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Excel worksheets can cover a large range of cells and when printing, you may not want to print that entire area. Excel allows you to define and work in a print area to avoid this issue. Check out these articles to learn how you can adjust Excel's print area and find answers to the questions you may have along the way.
The following articles are available for the 'Print Area' topic. Click the article's title (shown in bold) to see the associated article.
Adding the Set Print Area Tool
Spend a lot of time defining print areas in your workbooks? You might benefit by adding a Set Print Area tool that makes defining print areas a snap.
Centering Your Worksheet
Got just a small amount of worksheet data to print out? It might look better on the printed page if you center it. Excel makes it easy, both vertically and horizontally.
Clearing the Print Area
Excel allows you to specify which portions of a worksheet should be printed when you send output to your printer. If you want to get rid of a defined print area, there are a couple of ways you can do it.
Copying Print Areas when Copying Worksheets
Print areas are a great way to define what, exactly, you want to print from a worksheet. When you copy worksheets, the print areas are normally copied. However, the way that you create your copy can have an effect on whether they are copied or not.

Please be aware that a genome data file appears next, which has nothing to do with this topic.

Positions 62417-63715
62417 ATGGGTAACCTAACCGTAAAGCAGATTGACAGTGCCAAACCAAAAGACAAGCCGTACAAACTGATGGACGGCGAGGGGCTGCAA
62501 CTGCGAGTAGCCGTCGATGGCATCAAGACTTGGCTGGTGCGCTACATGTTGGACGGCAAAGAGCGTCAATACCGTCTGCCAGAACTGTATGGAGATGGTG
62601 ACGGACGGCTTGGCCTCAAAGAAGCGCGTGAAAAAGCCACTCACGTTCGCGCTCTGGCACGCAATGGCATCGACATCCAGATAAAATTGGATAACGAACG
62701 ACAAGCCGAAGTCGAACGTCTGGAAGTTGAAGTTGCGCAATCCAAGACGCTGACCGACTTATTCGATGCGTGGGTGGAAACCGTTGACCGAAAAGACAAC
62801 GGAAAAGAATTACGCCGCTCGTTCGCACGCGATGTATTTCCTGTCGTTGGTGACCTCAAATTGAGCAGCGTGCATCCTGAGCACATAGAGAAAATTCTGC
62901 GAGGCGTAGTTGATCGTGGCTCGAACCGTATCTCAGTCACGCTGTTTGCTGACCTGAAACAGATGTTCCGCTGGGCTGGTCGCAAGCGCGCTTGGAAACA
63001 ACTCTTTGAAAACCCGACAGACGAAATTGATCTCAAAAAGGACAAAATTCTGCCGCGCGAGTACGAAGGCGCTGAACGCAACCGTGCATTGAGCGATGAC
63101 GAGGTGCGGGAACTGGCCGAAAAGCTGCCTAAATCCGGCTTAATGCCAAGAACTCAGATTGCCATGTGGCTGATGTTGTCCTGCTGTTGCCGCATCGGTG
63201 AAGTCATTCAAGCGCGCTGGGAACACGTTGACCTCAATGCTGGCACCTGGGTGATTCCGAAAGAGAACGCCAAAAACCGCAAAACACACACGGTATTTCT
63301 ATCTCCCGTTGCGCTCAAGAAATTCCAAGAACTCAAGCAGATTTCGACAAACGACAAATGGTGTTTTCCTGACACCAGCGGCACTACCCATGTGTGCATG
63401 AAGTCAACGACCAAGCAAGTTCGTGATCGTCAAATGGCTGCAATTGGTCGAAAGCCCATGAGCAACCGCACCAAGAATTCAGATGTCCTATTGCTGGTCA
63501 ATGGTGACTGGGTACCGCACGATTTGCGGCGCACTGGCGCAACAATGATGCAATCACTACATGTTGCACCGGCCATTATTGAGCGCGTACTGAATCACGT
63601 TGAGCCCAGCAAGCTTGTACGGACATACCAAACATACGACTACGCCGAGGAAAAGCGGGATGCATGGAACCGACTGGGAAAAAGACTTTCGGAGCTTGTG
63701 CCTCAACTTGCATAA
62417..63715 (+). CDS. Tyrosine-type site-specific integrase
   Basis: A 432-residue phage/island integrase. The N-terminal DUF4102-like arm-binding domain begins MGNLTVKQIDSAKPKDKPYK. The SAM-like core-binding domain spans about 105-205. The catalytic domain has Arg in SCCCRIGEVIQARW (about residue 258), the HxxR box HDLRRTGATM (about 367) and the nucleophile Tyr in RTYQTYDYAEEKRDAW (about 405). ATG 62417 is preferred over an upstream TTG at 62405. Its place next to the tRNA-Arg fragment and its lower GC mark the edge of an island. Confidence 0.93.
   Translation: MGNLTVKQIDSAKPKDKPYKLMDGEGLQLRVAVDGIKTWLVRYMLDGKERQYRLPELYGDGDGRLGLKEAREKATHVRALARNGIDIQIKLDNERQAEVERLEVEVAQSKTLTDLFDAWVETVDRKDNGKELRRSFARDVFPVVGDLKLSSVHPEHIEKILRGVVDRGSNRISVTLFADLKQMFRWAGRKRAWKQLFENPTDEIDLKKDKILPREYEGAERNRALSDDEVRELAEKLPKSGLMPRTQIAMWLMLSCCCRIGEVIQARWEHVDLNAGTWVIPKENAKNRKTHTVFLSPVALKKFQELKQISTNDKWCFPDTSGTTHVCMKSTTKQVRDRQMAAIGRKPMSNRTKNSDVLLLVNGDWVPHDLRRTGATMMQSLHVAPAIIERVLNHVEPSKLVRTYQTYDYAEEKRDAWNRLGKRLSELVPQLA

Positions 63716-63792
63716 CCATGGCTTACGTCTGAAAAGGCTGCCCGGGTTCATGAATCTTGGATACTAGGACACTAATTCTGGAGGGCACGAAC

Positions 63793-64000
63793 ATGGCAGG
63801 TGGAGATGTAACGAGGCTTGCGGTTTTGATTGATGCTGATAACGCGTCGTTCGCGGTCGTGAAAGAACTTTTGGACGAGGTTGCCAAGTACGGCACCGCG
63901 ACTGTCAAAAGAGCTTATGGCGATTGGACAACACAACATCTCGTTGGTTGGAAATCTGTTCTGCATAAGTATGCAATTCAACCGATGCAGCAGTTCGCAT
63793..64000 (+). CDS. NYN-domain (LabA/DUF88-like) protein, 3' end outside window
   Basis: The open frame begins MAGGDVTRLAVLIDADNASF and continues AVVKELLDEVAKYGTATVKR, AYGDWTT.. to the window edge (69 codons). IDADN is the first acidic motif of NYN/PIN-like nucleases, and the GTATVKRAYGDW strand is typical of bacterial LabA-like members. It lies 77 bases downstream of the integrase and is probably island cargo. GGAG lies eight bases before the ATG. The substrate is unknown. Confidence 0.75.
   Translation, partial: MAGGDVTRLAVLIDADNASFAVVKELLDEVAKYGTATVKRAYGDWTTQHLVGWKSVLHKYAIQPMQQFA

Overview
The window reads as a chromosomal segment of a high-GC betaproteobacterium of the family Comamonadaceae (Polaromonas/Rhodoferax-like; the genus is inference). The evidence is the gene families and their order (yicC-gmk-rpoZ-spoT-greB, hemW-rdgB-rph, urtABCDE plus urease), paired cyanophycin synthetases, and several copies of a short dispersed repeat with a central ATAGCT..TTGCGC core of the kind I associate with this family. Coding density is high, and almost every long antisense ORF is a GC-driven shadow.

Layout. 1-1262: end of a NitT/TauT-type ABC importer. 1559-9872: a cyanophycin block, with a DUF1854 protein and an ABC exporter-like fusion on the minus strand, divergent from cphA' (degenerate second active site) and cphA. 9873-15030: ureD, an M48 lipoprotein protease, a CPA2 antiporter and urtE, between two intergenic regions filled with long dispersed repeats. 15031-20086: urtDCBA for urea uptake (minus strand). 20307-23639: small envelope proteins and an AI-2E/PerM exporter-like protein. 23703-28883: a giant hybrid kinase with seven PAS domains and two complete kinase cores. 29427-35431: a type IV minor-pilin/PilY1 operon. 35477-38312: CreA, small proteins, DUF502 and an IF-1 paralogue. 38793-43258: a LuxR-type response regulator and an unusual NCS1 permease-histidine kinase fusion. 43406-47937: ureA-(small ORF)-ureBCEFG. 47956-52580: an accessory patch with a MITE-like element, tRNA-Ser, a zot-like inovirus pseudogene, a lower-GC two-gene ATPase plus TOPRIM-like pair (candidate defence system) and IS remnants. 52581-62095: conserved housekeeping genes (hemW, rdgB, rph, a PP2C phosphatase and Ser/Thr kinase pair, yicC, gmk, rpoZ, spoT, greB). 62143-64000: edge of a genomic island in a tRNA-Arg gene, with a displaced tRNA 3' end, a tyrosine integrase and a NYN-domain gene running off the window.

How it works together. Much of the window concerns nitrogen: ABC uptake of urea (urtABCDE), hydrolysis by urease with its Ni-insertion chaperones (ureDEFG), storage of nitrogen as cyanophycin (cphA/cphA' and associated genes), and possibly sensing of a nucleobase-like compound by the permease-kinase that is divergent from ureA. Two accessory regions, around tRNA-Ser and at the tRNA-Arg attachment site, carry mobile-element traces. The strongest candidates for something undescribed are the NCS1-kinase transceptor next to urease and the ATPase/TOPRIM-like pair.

Locking the Print Area
Excel allows you to specify an area of your worksheet that should be printed. Here's how to "lock" that area so it cannot be changed.
Multiple Print Areas on a Single Printed Page
Want to print small, non-contiguous areas of your worksheet all on a single page? You might think that defining a non-contiguous print area is the key to doing this. Excel has different ideas, however, about what should print.
Printing a Single Column in Multiple Columns
Ever printed out a worksheet only to find that you have text only at the left side of each page? You can use more of each printed page by applying the techniques in this tip.
Printing Columns and Rows
If you want to print just the contents of a number of rows and columns, it can be challenging to get the output you want. Here are some ideas on how to limit what is printed to just what you need.
Printing Just the Visible Data
In a large worksheet, you may want to display and print just a portion of the available data. Displaying the desired information is easy; printing it is a bit trickier. This tip discusses how you can approach the problem of printing only what you've displayed on the screen.
Printing Multiple Selections
Need to print several portions of a worksheet all on a single piece of paper? Here's an easy way you can get what you need using just cut and paste.
Printing Multiple Worksheet Ranges
Need to print more than one portion of your worksheet? If you use named ranges for the different ranges you want to print, you can apply the technique in tip to print whatever named ranges you want.
Setting Header/Footer Margins
Do you find that there is a lot of extra space around that data on your worksheet when it is printed? Changing the margins in Excel is easy, and might cut down on how much paper you use.
Setting the Print Area
Many people, when they print a worksheet, print the entire thing. You don't have to, however. You can specify that Excel print only a portion of a worksheet by designating a print area, as described in this tip.